As far as can be seen, there is no project in Germany that aims to comprehensively address the detection, analysis and correction of erroneous decisions in criminal proceedings, including in casework and case management. This problem area has also not been addressed in student training projects to date. The only two criminal law-oriented law clinics in Germany are offered at Freie Universität Berlin (since 2014) and at the University of Göttingen (since 2018). Both are project partners and co-initiators. At Freie Universität Berlin, the criminal law law clinic offering has been expanded to include a Post-Conviction Law Clinic led by Kirstin Drenkhahn and Carsten Momsen and has been significantly broadened. The Law Clinic project, which is substantially supported by the Berlin Association of Criminal Defense Lawyers, has already included a project on "pro bono counseling in criminal court proceedings" since 2018. This consultation is conducted by the Berlin Association of Criminal Defense Lawyers and the FU Law Clinic. Within this framework, further findings on erroneous penalty orders are emerging, which are also of great benefit to our project. The project is also accompanied by scientific research at the chair of Carsten Momsen (Adja Niang, see above).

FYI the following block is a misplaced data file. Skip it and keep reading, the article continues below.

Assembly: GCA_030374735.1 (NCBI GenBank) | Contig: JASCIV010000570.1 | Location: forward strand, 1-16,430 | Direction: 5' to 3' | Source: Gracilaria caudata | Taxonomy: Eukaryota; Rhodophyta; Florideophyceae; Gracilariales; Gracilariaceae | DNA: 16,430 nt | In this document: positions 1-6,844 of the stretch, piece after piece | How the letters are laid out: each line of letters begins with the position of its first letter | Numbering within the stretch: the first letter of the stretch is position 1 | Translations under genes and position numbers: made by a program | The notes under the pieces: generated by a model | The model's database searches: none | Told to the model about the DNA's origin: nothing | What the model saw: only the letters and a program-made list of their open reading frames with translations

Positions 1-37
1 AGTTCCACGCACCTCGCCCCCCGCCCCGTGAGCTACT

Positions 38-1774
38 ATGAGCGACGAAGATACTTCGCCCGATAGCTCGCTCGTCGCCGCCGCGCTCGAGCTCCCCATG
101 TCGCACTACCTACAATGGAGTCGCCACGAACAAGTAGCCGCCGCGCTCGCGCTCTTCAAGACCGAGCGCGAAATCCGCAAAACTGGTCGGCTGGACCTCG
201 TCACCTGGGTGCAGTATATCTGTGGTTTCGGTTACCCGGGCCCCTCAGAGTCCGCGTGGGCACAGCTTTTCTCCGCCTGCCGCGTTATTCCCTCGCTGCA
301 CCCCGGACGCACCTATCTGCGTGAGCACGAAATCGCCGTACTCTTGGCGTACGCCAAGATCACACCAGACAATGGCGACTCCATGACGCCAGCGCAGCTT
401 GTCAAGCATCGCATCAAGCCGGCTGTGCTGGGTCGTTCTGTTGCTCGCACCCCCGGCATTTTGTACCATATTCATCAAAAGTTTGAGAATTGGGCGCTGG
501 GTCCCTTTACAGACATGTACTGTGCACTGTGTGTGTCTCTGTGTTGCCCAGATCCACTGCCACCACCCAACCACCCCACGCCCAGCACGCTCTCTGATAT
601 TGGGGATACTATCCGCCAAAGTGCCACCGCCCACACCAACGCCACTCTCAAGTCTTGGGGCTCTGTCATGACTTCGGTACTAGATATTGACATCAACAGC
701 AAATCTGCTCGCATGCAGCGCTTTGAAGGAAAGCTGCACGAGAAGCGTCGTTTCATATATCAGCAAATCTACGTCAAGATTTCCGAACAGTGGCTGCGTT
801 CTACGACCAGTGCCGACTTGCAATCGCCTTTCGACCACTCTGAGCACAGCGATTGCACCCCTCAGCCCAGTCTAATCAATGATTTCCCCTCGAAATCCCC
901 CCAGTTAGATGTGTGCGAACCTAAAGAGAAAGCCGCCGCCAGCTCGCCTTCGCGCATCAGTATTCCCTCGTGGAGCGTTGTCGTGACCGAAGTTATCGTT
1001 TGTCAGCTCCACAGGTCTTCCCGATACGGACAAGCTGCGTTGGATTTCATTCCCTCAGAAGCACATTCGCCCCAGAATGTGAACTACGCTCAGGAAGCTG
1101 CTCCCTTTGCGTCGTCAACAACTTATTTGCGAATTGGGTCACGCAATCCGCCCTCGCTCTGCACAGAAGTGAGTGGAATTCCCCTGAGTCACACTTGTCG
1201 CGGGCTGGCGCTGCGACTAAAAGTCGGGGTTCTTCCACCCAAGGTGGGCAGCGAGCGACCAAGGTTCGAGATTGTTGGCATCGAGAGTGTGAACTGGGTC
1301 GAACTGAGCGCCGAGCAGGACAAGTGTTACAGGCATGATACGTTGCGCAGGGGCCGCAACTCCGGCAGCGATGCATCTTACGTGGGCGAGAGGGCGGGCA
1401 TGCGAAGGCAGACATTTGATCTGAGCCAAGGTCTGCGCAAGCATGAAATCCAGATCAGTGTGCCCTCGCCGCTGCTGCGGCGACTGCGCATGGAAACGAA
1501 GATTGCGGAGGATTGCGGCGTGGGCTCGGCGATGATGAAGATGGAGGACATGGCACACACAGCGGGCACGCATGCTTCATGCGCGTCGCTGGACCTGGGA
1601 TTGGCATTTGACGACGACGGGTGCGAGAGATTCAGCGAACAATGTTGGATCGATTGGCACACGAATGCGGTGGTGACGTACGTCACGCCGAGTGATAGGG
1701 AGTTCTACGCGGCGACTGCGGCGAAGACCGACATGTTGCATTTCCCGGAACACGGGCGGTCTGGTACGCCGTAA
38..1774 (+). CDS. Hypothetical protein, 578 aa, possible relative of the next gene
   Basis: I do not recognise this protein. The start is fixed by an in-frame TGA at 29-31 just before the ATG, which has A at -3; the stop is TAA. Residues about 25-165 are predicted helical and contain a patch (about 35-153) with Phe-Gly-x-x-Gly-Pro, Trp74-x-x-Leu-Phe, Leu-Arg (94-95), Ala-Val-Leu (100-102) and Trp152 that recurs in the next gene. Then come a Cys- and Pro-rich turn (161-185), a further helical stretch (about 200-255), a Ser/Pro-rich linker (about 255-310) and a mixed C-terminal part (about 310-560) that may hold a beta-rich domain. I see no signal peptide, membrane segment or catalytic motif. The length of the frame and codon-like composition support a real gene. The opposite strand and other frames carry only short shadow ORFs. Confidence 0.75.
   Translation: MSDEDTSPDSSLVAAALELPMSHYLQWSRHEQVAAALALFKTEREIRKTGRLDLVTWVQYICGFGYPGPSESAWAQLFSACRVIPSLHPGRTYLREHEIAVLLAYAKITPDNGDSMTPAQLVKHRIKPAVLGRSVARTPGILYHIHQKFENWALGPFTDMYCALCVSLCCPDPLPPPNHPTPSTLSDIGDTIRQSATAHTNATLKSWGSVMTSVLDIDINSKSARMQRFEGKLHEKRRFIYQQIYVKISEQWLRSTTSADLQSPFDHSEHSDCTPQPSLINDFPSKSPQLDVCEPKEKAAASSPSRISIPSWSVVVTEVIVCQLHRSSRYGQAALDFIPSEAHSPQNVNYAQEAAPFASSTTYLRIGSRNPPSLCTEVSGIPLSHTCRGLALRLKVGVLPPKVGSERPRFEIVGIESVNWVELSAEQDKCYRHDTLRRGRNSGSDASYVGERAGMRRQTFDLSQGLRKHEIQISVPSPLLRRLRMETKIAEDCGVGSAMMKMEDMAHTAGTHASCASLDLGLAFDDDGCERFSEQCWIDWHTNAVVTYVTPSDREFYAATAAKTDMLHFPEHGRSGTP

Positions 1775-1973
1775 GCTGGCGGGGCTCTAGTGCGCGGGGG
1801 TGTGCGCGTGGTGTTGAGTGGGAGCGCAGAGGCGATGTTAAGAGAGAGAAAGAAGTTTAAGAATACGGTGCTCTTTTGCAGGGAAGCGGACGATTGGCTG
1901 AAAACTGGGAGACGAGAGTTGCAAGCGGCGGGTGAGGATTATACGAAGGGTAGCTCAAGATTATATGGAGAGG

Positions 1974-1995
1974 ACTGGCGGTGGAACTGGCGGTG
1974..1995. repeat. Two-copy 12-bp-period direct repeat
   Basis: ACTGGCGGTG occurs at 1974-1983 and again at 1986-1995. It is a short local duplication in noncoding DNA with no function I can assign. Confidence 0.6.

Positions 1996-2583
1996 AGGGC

In the new "FU Law Clinic - Post Conviction", the third cohort is currently going through the program, which is designed for two semesters. In the summer semester of 2021, the approximately ten participants were involved in a first "pilot case" under the supervision of Stefan König and Carsten Momsen.


IV. Role Models in the USA


1. Post-Conviction Innocence Clinic, NYLS


The Post-Conviction Innocence Clinic has a cooperative relationship with, among others, the Conviction Integrity Bureau (CIB) of the Suffolk County District Attorney's Office. The CIB categorizes wrongful convictions into "standard cases," which carry a higher risk of wrongful conviction due to certain factors asked about in a form, and "systemic cases," which carry the same inherent risk due to their processing by authorities already on notice or even the timing, as well as other risk factors. Through prolonged collaboration and data collection, it is hoped that the risk factors that make up the standard case of wrongful conviction will emerge so that they can be prevented or addressed more effectively in the future.